Additionally, Trevor Upham and Chris Shaw are not merely friends of Mel Stevens, but bandmates in the group GIGCB (The George Inn Giant Ceili Band). So, cheers to Stevens for compiling the original thing, and to Mallinson, Upham, and Shaw for keeping this vital resource alive!

Review: Bal Folk Tune Book

As always, any questions, comments, or corrections are welcome.
Update Above

Bal Folk puts many of the classic Massif
Central Tunes back in print.

In 1998, when I bought my Hohner Corso from the Button Box, I also picked up two books that changed my life easily as much as the Corso itself. Actually, I only bought one, the pink one, volume one of Mel Stevens The Massif Central Tune Book. It was one of those bizarre fits of frugality. I was spending hundreds on the accordion, but another fifteen dollars to get volume two of the set? Such frugality could not stand. That night I tossed and turned. Was I really going to leave Amherst without that book? The next day I went back and got volume two, the blue one, and headed home. In such a feeble manner I acquired the bedrock texts of my musical life.

I don’t have all the details regarding the history of these books, but here is what I’ve pieced together.  Stevens’ books, published by Dragonfly Music in 1987, contained 240 traditional dance tunes from Central France. This is the repertoire. Unfortunately, both the pink and the blue volumes have been out of print since the early 2000s. For a number of years you could get them directly from Stevens, but the idea that these were basically unavailable seemed pretty outrageous.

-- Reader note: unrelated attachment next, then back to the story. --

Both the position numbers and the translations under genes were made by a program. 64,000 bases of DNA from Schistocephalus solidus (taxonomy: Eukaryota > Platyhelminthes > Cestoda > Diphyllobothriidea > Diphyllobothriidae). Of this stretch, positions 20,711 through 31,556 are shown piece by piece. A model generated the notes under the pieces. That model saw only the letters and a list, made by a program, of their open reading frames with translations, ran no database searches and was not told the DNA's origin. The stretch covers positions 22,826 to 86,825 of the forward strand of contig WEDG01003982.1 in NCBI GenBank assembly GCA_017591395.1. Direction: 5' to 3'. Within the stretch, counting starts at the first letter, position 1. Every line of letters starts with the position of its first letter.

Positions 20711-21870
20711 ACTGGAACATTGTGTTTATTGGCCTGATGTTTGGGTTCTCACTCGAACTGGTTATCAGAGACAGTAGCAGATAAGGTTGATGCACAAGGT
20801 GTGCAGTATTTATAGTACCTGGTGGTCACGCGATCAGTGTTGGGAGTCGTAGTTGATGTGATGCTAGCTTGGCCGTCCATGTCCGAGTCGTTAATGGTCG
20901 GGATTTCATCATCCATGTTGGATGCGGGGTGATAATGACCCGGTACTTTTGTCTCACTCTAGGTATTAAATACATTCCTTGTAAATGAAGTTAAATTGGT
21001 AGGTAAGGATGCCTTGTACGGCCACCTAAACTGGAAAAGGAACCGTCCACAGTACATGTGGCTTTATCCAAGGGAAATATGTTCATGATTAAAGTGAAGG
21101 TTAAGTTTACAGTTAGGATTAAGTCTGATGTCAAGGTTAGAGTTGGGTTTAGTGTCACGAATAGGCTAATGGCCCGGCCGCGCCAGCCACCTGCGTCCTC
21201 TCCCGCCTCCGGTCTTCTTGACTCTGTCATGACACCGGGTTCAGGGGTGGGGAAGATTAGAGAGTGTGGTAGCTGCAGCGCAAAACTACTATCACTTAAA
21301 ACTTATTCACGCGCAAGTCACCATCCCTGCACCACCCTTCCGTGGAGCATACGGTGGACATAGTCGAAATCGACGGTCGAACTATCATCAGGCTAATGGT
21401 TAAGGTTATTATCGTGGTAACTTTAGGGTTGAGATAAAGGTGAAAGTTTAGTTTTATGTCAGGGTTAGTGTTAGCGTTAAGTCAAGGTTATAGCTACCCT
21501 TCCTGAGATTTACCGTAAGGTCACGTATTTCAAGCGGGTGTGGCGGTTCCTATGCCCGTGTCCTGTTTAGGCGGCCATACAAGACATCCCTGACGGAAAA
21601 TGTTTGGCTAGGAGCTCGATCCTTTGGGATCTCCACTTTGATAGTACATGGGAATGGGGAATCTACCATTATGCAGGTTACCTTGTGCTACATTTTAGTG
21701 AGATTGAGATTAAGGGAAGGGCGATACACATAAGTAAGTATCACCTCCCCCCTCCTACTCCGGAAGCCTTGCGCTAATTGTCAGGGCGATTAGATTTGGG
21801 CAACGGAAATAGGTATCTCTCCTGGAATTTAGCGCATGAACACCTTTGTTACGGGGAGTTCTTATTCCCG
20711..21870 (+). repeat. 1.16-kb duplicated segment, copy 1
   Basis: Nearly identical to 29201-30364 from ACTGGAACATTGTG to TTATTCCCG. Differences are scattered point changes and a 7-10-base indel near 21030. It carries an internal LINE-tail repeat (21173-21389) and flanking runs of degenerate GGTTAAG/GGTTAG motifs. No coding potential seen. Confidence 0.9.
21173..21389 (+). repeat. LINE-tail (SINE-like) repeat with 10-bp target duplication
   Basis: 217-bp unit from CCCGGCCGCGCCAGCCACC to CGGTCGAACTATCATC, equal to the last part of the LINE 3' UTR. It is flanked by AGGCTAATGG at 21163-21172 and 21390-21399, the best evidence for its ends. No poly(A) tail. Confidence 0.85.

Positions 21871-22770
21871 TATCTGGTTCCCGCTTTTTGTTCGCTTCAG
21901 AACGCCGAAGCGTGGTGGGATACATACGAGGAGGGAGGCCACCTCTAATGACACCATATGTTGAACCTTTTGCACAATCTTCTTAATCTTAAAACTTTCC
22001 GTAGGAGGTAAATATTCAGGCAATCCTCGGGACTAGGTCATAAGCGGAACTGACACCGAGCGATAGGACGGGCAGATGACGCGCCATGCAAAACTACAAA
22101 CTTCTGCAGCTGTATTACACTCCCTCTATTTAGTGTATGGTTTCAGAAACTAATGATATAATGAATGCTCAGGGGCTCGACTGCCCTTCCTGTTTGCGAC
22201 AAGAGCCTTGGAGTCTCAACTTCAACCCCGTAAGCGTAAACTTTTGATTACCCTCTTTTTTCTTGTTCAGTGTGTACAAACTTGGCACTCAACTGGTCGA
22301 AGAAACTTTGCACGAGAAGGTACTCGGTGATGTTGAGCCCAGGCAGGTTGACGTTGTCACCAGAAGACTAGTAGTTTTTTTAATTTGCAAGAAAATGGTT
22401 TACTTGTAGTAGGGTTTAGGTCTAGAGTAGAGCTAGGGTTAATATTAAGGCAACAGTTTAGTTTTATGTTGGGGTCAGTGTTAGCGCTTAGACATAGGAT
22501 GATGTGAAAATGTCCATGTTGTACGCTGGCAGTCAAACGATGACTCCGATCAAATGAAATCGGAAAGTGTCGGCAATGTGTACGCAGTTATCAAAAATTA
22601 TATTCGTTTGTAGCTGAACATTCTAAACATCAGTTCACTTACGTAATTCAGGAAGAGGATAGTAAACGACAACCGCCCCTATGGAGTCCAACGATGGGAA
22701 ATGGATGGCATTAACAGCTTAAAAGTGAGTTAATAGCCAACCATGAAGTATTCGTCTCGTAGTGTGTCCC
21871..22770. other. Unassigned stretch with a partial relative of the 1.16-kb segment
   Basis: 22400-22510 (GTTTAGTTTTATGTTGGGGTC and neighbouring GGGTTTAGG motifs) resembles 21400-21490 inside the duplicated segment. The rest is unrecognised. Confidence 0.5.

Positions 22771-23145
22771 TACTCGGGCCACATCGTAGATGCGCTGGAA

Enter Dave Mallinson, a British publisher of traditional music tutorials, tune books, etc. Mallinson bought the rights to all of Dragonfly’s stuff. It took a while for the material to come out, but in 2010 Bal Folk: Traditional Dance Music from Central France were released and the music of the pink book and the blue book became available again.

Well, some of it.

First of all, let me just state clearly that Bal Folk is a fantastic set and will serve any musician well in acquiring the right tune-age. But there are differences between this one book collection and the pink and blue set. For one thing, it’s clearly labeled that Bal Folk contains a “selection” of tunes from the Dragonfly books. The Dragonfly set had 240 tunes, Bal Folk has 214. The tunes that seem to be missing are those that were contemporary, some written by members of La ChavannéeFrédéric Paris, Patrick Bouffard, Maxou Heintzen etc., all have credits in the pink and blue books. Presumably, Mallinson was unable to include those for reasonable copyright reasons. He did decide to include around twenty original tunes by two English musicians, Trevor Upham and Chris Shaw. I had not encountered either of those gentlemen before, but they are perfectly delightful tunes. I would be curious to know how Mallinson made the decisions he did.

Regardless, I’ll continue playing tunes from this book and recommend you do the same. It’s a great collection, no doubt, and for anyone encountering it for the first time it can be the same sort of gold mine that the pink and blue books were for me.